The Aldine press device and a wood-cut from Demosthenes, (1554), Orationum, Venetiis : Paulo Manutio.
Pocket-sized books and the italic typeface are two enduring printing innovations introduced by the Italian Renaissance printer-publisher Aldus Manutius, who died 500 years ago.
Born ca. 1450 near Rome, Aldus Manutius or Aldo Manuzio was a humanist scholar. He worked as a tutor before moving in about 1489 to Venice where he set up the Aldine press with backing from established printer Andrea Torresani (1451-1529) among others. Aldus, who produced his first book in 1495, is perhaps most widely renowned for publishing the first printed editions in Greek of the works of many classical Greek writers, such as Thucydides and Herodotus.1
For his books in Greek, Latin, Hebrew and the vernacular Italian, Aldus commissioned several typefaces, including Bembo and the first italic typeface from the type designer Francesco Griffo. The italic type was used in the small-format `octavo’ books Aldus introduced in 1501, which he called `libri portatiles’ or portable books. He also collaborated with leading scholars of the day, including Desiderius Erasmus and Thomas Linacre. Following Aldus’ death on 6 February 1515, the Aldine press was carried on by Torresani (by then his father-in-law) and later his son Paulo Manutius (1512-1574) and grandson Aldus Manutius (1547-1597).1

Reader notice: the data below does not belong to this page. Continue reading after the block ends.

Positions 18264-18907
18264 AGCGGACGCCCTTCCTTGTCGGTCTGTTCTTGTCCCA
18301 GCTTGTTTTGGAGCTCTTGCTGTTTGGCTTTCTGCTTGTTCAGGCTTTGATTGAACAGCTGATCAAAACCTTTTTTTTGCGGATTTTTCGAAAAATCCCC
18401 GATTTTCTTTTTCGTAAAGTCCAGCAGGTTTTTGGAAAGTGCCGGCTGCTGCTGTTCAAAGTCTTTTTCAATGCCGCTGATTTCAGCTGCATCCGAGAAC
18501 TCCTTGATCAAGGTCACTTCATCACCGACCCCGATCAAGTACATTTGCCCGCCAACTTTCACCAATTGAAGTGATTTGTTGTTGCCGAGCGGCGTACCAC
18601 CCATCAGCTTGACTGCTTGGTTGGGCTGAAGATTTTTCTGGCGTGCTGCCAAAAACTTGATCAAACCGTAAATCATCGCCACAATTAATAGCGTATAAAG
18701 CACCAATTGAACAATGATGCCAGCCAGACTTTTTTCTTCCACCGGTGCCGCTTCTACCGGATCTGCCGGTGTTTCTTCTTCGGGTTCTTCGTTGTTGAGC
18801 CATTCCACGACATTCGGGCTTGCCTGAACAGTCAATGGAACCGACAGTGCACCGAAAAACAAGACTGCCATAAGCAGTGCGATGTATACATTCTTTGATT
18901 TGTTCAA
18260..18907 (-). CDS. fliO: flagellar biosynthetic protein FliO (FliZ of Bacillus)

The above images are from the 1554 Aldine edition of Demosthenes' Orationum, which was printed by Aldus’ son Paulo.2 This three-volume work in Special Collections is bound in ca. 19th century half-vellum. Each volume carries the armorial bookplate for William Henry Dutton (1827-1896), a lawyer and book collector of Hewcroft, Newcastle, England, whose library was sold in London by Sotheby, Wilkinson and Hodge in 1903.3 One volume has the signature of an earlier Greek owner.
Special Collections also holds a fine facsimile edition of Aldus’ most famous work, the 1499 Hypnerotomachia poliphili,4 which is hailed for its typographical design and its many exquisite woodcut illustrations.
Jo Birks, Special Collections
1 M. Davies, (1995), Aldus Manutius : printer and publisher of Renaissance Venice, Malibu, Calif.: J. Paul Getty Museum; M. Lowry, (1979), The world of Aldus Manutius : business and scholarship in Renaissance Venice, Oxford : Blackwell.
2 Demosthenes, (1554), Orationum, Venetiis : Paulo Manutio. Glass Case 885.6 A
3 (1903), Catalogue of the interesting library of books and manuscripts of the late William Henry Dutton, Esq. (of Hewcroft, Newcastle, Staffordshire) : comprising incunabula and other early printed and modern books illustrating the history of printing ... , London : Sotheby, Wilkinson & Hodge.
4 F. Collona, (1963), Hypnerotomachia Poliphili [facsimile], London : Eugrammia Press. Glass Case 093 C71